This is a guest post from J.B. of ConsumerBoomer.com
A new jobs report is set to be issued here in the United States and it will show whether or not we've added jobs. More importantly, it will show whether or not we've added enough jobs to make a difference within the current economic crisis.
Our celebration of America's independence will give way to a work day for some and the June report on unemployment and where we stand now.
The last report that came out reaffirmed that our unemployment rate is still around 7.6%, which is lower than the 8.2% at the beginning of the year, however for many Americans the report may not offer as much hope as we or the government and financial experts are looking for.
While you may read reports on how this might affect Wall Street and the markets, the bigger affect will be on us, the consumers. When it comes to debt, we're all still paying off what we bought way back in 2006 or earlier! We're paying stuff off, but we might not be out of the woods by the end of the year.
Newly graduated college students will learn what it's like to have crushing debt, as student loan debt has eclipsed credit card debt for the first time. Household debt did decline, but we still still owe well over one trillion dollars!
Struggles of Paying Off Debt
If you're one of the millions of Americans in debt you would probably like to just pay off and be rid of. But it's hard to do that when you haven't found a job with your newly minted degree, or if your job has experienced layoffs and your paycheck is hurting. So how do you manage to get back on the bus if it's picking up speed and leaving you behind?
Savings accounts are one way in which you can save for a rainy day, but so many people have depleted their savings in order to get by. Financial experts have of course noted that you should always have money for a rainy day, but if you're surrounded in storm clouds, how are you supposed to do that? Well, one suggestion is getting the highest CD rates you can find and take advantage of the CD rates from Discover Bank.
Can a CD really help you get out of debt? As Steve from GetOutofDebt.org answered here, it can definitely help, especially if you have a matured or maturing CD already established. Before I get into the ins and outs of how having a mature CD can help you get out of debt, let's look at the types of CDs that are usually offered.
Types of CD's
Firstly, if you don't know, a CD stands for certificate of deposit and it's typically a low risk investment account that individuals can look in to and often consider as a good way to putting money away and watching it actually grow. Unlike stocks, which have a high risk of making, then losing money, the only disadvantages of of having a CD is a penalty that occurs when you take out money before it reaches the set upon maturity date.
So what's a maturity date? Typically when you set up a CD, you have the option of how much money you want to put away and for how long; the how long is the mature date. It can be for a few months or a few years and the long you leave it in, the more interest grows on it. This is actually a great alternate savings account, as you can put money away and literally save it for a rainy day. In many cases, people use CDs for saving up for their retirement, but you can use it for whatever you need it for.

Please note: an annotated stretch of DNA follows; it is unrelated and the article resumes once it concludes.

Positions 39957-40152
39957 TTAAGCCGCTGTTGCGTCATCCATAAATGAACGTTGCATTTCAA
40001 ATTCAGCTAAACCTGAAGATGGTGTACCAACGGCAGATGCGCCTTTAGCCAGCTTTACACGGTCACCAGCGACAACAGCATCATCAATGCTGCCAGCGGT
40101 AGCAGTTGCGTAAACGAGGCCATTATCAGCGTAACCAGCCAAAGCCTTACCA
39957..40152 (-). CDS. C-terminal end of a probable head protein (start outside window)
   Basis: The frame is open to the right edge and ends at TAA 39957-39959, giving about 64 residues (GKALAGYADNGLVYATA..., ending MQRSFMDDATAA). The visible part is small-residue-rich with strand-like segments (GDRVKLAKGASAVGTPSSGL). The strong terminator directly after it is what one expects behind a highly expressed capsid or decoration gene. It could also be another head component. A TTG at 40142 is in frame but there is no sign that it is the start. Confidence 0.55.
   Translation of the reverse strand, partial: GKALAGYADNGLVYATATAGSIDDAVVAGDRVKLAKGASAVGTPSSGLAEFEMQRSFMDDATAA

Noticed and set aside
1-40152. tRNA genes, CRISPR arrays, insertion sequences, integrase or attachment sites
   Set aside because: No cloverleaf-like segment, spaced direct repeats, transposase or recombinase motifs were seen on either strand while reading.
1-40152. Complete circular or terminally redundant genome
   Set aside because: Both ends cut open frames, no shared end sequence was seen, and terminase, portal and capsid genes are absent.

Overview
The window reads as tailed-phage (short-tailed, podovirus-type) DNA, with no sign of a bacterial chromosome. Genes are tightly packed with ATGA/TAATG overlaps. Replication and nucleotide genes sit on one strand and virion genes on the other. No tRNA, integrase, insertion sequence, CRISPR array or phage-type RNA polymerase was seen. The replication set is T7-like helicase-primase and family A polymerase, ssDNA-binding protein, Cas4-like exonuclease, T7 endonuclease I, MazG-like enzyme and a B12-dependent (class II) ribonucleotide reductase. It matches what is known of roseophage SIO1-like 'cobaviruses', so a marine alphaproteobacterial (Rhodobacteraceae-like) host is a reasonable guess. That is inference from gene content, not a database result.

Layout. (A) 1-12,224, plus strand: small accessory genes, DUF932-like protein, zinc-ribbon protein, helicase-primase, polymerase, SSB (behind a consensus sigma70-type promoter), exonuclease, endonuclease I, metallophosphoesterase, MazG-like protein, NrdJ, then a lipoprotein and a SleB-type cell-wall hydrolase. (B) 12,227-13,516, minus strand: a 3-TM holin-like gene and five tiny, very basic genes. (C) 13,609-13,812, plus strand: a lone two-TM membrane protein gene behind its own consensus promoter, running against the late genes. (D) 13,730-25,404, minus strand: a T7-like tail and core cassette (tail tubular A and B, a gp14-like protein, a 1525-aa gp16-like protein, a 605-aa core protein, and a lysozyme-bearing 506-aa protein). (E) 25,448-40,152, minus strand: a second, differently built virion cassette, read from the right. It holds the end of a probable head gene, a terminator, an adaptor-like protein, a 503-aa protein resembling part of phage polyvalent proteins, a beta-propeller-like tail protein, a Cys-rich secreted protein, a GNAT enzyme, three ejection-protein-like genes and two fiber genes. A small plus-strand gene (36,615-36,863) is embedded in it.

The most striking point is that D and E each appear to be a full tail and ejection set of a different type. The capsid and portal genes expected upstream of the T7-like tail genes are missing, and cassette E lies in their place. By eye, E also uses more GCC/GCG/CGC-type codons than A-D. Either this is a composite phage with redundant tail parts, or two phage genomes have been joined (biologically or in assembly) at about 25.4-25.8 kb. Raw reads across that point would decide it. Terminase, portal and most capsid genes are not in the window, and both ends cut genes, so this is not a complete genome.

Maybe you want to save up for your child's college tuition in a few years or maybe you're looking to buy a house down the road. If you can get a CD in your early teens or as a young adult, you'd have the money to perhaps follow that dream of heading to Hollywood or Broadway or even for a trip abroad.
Whatever goal you have or want for your CD, you have options. For instance, a 24-month CD if perfect for someone looking to go on vacation or buying a car in the next two years and they want to have that money ready; a 5 year CD is perfect for someone who is looking to buy a house or for the high school freshmen looking towards college in four years.
So now you know a little bit about CDs and what they offer in terms of types; so here's the real reason you're here – can a CD help you get out of debt?
CD's to The Rescue?
The short answer is yes, the long answer is maybe or no.
Let's look at the longer answer first – a CD could theoretically pull you out of debt, depending on how much you have in the CD and how much debt you have. When I answered this question, I told the reader that her $4,000 CD wasn't going to pay off her debts, but it would certainly help her move in the right direction. But I also cautioned her to not spend all of it on her debt; one of the most important facets the American people don't have are savings.
Many people who did have savings accounts ended up dipping in to them when they lost their jobs or were trying to save their homes, etc which of course depleted all the hard work and effort that went into saving the money in the first place. A CD isn't meant to replace your savings account, but it can act as a savings investment for an upcoming expense or an emergency.
If you have a mature CD, let's say of $10,000 and you have debts that total $7,000. You could pay off your debts and still have $3,000 left, which is great.
My advice would then be put $2,000 or the entire thing into a savings account or back into a CD if you'd like. This not only pays off your debts, but gets you started back where you had been. Let's say you still have $10,000 but you have $15,000 in debts; again, don't pay all of it.
Take care of the smaller amounts if you can and then get started on the higher bills paying off portions of them. And still put at least $2,000 in a savings account.